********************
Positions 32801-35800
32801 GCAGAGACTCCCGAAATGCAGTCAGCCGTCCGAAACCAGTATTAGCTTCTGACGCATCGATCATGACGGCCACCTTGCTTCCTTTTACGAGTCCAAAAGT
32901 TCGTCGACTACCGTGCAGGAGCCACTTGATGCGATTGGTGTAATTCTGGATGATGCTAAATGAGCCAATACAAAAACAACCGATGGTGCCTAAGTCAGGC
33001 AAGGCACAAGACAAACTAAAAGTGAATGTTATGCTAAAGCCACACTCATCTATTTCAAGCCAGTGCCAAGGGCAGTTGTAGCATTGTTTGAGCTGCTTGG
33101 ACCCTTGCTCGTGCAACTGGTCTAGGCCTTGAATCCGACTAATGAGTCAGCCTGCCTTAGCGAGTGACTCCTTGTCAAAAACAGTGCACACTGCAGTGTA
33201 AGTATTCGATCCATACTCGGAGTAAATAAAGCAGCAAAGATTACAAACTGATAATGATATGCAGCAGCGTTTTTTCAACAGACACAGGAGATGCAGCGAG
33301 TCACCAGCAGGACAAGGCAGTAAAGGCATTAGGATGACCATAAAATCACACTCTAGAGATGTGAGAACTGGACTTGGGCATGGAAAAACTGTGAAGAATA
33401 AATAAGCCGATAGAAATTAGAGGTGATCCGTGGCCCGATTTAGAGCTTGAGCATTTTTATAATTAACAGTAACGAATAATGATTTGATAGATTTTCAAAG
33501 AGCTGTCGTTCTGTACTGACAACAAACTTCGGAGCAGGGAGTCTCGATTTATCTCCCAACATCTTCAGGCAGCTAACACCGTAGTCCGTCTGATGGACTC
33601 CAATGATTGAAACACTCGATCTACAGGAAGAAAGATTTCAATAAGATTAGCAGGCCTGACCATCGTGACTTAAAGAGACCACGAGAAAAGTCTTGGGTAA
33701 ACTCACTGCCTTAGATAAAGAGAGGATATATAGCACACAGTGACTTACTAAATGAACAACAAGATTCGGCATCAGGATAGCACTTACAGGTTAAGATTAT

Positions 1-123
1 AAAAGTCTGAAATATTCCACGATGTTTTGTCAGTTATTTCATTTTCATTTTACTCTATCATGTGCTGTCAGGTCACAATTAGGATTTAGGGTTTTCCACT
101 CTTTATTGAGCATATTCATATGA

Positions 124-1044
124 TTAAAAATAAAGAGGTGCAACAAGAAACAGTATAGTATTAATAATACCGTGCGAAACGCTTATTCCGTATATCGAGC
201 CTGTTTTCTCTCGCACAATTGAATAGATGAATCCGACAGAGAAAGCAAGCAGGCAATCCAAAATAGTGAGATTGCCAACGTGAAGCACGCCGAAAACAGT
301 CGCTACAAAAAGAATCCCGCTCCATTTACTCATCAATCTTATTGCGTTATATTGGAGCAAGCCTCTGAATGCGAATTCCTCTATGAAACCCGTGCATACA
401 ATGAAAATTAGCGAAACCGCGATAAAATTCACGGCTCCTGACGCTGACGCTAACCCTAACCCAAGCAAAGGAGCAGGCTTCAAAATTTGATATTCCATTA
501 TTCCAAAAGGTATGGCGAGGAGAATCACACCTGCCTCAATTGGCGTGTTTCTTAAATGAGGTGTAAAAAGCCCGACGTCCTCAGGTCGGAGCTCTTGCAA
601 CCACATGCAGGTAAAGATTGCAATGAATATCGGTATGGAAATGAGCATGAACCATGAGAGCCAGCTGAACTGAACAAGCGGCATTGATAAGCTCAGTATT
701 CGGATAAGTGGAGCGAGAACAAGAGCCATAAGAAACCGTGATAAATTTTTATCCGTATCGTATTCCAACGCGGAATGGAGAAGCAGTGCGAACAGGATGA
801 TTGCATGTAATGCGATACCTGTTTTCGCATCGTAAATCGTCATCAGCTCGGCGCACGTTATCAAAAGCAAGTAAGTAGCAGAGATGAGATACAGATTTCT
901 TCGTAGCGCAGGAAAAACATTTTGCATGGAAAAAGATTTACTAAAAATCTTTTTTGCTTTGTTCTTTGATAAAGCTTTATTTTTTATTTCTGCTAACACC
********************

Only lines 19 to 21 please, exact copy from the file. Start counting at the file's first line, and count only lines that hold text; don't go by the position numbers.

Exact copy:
401 ATGAAAATTAGCGAAACCGCGATAAAATTCACGGCTCCTGACGCTGACGCTAACCCTAACCCAAGCAAAGGAGCAGGCTTCAAAATTTGATATTCCATTA
501 TTCCAAAAGGTATGGCGAGGAGAATCACACCTGCCTCAATTGGCGTGTTTCTTAAATGAGGTGTAAAAAGCCCGACGTCCTCAGGTCGGAGCTCTTGCAA
601 CCACATGCAGGTAAAGATTGCAATGAATATCGGTATGGAAATGAGCATGAACCATGAGAGCCAGCTGAACTGAACAAGCGGCATTGATAAGCTCAGTATT